Science journalism—or any journalism—always tries to look ahead to see what can be learned from major societal upheavals and to point to what might be done to avoid running headlong toward a new catastrophe. One painful lesson from COVID is that we (and the world) have failed to fix public health or even make major strides to achieve that goal. We are at risk again of another pandemic, and our willingness to do what is needed to prepare for the next one or the one after that has greatly diminished. That’s why I wrote this editorial—as a reminder of our continuing inability to learn from an experience that none of us will forget.
— Gary Stix, Senior Editor, Mind & Brain
Artificial general intelligence, or “AI that has the flexibility and resourcefulness of human intelligence,” is still far from reality. But if you’ve been listening to the effusive hype from the tech companies that are working on these products, such capabilities are already here. One of the problems, Gary Marcus explains, is that “the biggest teams of researchers in AI are no longer to be found in the academy, where peer review was the coin of the realm, but in corporations.” It’s a powerful reminder that basic, foundational science in the field is still sorely missing—even if the companies want investors to believe otherwise.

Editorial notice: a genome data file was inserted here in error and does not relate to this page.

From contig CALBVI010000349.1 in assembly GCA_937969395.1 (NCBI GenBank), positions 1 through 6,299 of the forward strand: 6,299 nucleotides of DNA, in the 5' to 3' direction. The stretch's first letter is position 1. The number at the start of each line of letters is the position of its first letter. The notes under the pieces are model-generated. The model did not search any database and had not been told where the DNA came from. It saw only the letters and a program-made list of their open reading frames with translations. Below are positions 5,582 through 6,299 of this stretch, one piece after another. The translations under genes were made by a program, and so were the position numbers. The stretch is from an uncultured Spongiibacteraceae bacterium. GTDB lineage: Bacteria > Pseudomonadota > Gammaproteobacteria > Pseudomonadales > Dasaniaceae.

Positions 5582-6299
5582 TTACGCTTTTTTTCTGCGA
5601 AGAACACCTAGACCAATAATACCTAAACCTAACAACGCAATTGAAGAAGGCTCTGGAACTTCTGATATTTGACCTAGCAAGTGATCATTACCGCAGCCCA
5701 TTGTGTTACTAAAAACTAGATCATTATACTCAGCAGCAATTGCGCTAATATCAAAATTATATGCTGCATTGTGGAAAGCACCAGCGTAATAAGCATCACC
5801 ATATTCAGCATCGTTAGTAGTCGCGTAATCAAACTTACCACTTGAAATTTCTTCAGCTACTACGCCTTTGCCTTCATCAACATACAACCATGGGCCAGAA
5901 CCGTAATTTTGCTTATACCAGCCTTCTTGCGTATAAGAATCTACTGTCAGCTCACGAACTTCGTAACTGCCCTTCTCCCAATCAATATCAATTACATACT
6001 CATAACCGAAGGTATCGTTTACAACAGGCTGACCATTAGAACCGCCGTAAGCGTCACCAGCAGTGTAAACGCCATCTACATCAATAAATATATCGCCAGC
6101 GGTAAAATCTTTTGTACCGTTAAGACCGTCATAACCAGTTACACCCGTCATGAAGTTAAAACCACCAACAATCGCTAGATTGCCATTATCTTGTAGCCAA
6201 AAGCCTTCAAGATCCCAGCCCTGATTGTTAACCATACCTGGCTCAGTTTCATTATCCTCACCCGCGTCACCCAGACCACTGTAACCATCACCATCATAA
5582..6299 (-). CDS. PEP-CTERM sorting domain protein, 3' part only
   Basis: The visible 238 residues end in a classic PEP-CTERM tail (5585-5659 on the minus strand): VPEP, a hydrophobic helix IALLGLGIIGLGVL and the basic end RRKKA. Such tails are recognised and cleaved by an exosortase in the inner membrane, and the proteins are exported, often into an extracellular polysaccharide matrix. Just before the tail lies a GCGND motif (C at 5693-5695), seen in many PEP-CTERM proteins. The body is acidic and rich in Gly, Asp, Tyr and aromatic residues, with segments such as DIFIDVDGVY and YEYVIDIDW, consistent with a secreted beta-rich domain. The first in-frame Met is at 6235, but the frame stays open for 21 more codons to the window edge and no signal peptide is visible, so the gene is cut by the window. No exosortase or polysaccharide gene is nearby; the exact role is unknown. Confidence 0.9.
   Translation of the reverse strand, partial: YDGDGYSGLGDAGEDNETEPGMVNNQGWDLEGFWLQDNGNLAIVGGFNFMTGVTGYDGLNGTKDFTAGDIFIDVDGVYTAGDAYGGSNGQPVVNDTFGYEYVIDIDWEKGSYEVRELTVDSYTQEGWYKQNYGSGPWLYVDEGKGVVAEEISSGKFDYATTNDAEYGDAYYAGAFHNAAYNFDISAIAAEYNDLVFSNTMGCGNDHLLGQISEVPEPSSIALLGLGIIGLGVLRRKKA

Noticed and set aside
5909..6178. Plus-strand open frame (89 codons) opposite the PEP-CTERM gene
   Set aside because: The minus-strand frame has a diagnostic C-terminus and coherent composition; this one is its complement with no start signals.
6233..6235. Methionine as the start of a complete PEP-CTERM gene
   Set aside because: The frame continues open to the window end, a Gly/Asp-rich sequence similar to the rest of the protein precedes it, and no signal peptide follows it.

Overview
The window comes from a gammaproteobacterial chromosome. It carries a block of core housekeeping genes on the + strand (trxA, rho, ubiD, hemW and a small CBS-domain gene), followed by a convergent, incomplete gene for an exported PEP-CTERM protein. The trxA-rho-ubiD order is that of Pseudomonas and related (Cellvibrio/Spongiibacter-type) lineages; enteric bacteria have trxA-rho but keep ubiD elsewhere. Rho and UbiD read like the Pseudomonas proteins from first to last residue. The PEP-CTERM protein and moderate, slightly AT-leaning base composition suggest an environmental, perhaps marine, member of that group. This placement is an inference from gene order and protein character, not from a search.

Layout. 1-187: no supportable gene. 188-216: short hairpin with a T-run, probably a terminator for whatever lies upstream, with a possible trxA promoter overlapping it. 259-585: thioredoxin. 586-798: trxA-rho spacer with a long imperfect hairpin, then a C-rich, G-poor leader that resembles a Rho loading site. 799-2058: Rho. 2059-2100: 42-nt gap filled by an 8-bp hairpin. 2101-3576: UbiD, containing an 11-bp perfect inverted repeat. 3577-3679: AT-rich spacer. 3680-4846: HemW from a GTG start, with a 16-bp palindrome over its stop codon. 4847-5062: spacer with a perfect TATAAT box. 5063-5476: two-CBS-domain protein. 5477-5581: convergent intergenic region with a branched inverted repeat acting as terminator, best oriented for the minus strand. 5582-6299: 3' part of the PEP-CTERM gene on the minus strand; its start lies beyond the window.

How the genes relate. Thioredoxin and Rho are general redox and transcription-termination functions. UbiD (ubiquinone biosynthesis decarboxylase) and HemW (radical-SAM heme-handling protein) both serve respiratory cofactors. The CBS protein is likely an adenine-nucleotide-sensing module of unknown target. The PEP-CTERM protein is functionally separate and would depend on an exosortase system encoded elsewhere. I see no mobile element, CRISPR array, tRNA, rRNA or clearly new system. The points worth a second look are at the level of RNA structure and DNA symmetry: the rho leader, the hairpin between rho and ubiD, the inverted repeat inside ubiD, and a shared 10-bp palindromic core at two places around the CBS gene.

— Jen Schwartz, Senior Editor, Features
We started the pandemic celebrating “health care heroes” and then quickly forgot about them as we argued about masks and vaccines and mandates and the reality of the disease. Kathryn Ivey reminded us what was happening in hospitals in poetic writing, talking about the anger over our ignorance, the frustration, the endless grief and the refusal to give up. The story brought tears to my eyes when I read the first draft and again when I reread it just now. “This is what it is to be a nurse: facing that darkness and telling it that you are not afraid.”
— Josh Fischman, Senior Editor
Pediatric suicide is hard to think about, but we can’t begin to solve the problem unless we understand the factors underlying it. As an emergency pediatric psychiatrist, Tyler Black knows how the stress of school can drive kids toward mental health crisis, but he has also looked into the data to confirm what he has observed in his work. Creating the graphics for this piece was jarring for me (a parent whose child is just beginning his school career) because the patterns are so stark. But the greatest strength of the essay is that Black offers solutions, and they are all eminently doable if we decide to make kids’ mental health a priority.